Local and global voices call for MIT to divest

On September 30, 2015, in Latest News, by The Somerville Times

mit_divest_webHigh profile climate leaders and Mayor Curtatone join forces with Fossil Free MIT to call for a climate action plan at the institute

By Eben Eliot Bolte Bein

This Friday, across the street from the annual meeting of the MIT board of trustees, Fossil Free MIT and several other student organizations are hosting a community-wide Rally for Climate Action. “After 2 years of negotiations, the time for talk is over and the time for MIT climate action is now,” says graduate student and Fossil Free MIT co-founder Geoffrey Supran.

“The timing is really astonishing,” notes Supran, rattling off the highlights from the last week: the pope calls Congress to climate action, the UN announces that worldwide divestment plans now target $2.6 trillion, Clinton opposes the Keystone XL Pipeline, China announces a cap-and-trade plan, and Shell withdraws from the Arctic. To Supran, MITs local movement is “an important cog in the giant wheel that we’re finally able to see turning.”

Indeed, these students and faculty are already endorsed by a coalition of high profile global and local climate leaders. In an open letter on September 16, 33 of these leaders called MIT President Reif to heed the proposals made on campus in order to combat the broader political stagnation on climate change. Figureheads like Bill McKibben and Naomi Klein, Harvard professors Jim Hansen and Naomi Oreskes have added their voices along with MIT faculty like Junot Diaz and Noam Chomsky and actor Mark Ruffalo. Even local government officials like City Councilors Leland Cheung and Marc McGovern of Cambridge and Mayor Joseph Curtatone of Somerville are cosignatories.

“We have to call each other out on this one,” explained Mayor Curtatone. “Public and private institutions have to play a critical role because we’re forced to by the lack of leadership at the state or national level.” Curtatone announced his plan to make Somerville carbon neutral by 2050 after he was confronted last year by a related group, Fossil Free Somerville. “My activists locally have forced me to take a hard look in the mirror,” he admitted. “I’ve been forced to ask myself what should I be doing? What is my role as a mayor? What is our role as a city?” He signed the letter because, “this is a challenge that we all own. We have to roll up our sleeves and own the work.”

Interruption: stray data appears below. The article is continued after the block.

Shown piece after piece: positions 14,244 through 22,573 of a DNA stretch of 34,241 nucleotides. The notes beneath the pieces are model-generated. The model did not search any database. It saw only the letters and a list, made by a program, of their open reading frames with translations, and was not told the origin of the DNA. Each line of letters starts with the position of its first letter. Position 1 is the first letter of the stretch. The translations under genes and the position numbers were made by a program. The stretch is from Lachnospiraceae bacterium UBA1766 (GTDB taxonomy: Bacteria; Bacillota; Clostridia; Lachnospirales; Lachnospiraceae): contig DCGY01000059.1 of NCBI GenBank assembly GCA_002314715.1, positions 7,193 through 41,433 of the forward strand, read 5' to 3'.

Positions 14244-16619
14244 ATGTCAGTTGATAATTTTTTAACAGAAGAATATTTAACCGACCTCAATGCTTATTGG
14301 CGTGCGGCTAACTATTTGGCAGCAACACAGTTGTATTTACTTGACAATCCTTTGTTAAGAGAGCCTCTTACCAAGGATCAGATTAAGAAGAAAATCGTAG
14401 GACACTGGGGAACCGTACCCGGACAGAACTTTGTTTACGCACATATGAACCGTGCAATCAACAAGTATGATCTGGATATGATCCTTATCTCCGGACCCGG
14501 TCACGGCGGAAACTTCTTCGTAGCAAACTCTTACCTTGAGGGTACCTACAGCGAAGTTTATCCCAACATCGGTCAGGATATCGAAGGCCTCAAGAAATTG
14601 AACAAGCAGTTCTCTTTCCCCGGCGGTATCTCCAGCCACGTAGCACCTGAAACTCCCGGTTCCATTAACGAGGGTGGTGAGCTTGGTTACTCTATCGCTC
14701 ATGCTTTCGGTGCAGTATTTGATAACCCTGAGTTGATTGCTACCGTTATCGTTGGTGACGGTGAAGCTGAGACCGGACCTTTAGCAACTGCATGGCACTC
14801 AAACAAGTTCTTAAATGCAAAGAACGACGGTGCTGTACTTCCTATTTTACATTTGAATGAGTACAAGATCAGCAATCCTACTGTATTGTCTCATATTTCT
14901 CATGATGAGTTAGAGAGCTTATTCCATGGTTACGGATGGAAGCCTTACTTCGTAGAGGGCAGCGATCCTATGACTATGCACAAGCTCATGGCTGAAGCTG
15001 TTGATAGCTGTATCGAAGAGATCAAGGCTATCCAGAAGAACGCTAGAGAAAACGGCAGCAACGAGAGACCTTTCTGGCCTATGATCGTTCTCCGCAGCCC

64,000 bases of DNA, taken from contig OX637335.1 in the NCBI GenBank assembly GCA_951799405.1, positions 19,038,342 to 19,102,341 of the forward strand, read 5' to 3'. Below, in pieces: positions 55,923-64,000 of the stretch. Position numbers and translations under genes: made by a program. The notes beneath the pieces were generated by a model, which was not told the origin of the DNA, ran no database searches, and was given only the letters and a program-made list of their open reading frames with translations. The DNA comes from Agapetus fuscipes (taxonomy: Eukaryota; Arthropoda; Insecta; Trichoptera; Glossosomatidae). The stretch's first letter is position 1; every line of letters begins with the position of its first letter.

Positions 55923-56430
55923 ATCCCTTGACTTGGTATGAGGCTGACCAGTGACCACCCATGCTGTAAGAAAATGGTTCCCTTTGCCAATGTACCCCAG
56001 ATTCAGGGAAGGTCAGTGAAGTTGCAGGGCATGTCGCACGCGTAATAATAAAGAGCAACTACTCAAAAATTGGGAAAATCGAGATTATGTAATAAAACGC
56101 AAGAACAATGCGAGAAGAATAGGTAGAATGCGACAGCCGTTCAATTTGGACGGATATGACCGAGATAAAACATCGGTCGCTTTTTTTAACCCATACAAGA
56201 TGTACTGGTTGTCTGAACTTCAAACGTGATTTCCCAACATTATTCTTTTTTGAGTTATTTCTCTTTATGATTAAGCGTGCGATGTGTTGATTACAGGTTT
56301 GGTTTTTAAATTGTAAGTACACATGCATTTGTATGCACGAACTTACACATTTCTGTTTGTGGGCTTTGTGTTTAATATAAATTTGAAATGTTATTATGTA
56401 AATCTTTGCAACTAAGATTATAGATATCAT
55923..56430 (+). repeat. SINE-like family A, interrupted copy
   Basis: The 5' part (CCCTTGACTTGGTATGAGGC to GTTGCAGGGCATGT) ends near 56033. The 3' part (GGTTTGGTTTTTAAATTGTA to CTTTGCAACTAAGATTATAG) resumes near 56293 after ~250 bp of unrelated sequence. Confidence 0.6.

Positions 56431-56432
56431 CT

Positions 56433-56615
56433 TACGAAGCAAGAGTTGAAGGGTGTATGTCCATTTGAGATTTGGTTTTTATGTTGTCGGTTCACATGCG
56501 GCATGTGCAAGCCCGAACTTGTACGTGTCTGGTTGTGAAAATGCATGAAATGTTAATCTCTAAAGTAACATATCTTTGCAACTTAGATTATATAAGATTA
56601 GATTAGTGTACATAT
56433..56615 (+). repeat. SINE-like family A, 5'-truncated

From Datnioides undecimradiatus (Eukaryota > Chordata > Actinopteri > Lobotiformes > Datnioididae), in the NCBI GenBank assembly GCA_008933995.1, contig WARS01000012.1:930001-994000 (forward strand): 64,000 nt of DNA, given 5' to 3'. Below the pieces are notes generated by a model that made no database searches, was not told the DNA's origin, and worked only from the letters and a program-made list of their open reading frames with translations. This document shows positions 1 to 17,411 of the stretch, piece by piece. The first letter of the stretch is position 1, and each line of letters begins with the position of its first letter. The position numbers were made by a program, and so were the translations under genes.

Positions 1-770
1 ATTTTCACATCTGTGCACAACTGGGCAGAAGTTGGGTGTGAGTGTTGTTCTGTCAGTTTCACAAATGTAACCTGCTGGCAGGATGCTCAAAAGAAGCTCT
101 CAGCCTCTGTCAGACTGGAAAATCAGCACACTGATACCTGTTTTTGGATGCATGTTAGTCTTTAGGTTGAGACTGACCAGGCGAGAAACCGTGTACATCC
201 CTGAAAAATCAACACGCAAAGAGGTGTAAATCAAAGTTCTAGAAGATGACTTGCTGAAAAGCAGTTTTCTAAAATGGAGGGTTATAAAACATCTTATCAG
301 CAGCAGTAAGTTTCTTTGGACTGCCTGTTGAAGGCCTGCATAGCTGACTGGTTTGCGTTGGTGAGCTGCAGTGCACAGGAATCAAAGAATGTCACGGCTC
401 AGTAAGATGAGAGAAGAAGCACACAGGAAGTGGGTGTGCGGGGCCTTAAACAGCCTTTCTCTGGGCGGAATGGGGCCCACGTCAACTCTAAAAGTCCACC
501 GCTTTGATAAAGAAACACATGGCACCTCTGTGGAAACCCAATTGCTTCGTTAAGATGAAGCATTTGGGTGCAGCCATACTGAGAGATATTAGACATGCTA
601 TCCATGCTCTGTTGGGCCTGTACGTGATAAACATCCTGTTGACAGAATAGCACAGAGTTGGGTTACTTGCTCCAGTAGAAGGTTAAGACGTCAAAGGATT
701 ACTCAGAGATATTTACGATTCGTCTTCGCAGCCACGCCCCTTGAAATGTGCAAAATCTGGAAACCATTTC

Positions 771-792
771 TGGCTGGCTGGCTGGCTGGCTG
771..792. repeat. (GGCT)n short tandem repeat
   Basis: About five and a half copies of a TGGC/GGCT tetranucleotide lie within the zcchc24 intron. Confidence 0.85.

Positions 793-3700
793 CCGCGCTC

Some, however, are more skeptical about when and how MIT will champion climate issues. MIT Professor of Environmental Planning Lawrence Susskind said, for example, that “this letter is not a mind-changing tool.” As Founder and Chief Knowledge Officer of the Consensus Building Institute, Susskind has overseen his fair share of policy building. “Does [the letter] change the balance of power? No,” said Susskind. However, “people inside … will use the letter to justify their belief.” In his view, those resulting conversations over long periods of time within MIT are the critical, mind-changing ones.

Supran has traced these conversations from their inception in November 2013, through the formulation of MIT Climate Change Conversation Committee during the last academic year. He recalls that, last June, President Reif announced that he would respond officially to the committee’s report early in the fall semester. MIT students and faculty are thus capitalizing on the growing excitement and putting the pressure on.

As Supran states, “This Friday will be the moment when MIT climate action goes from impossible to inevitable.”


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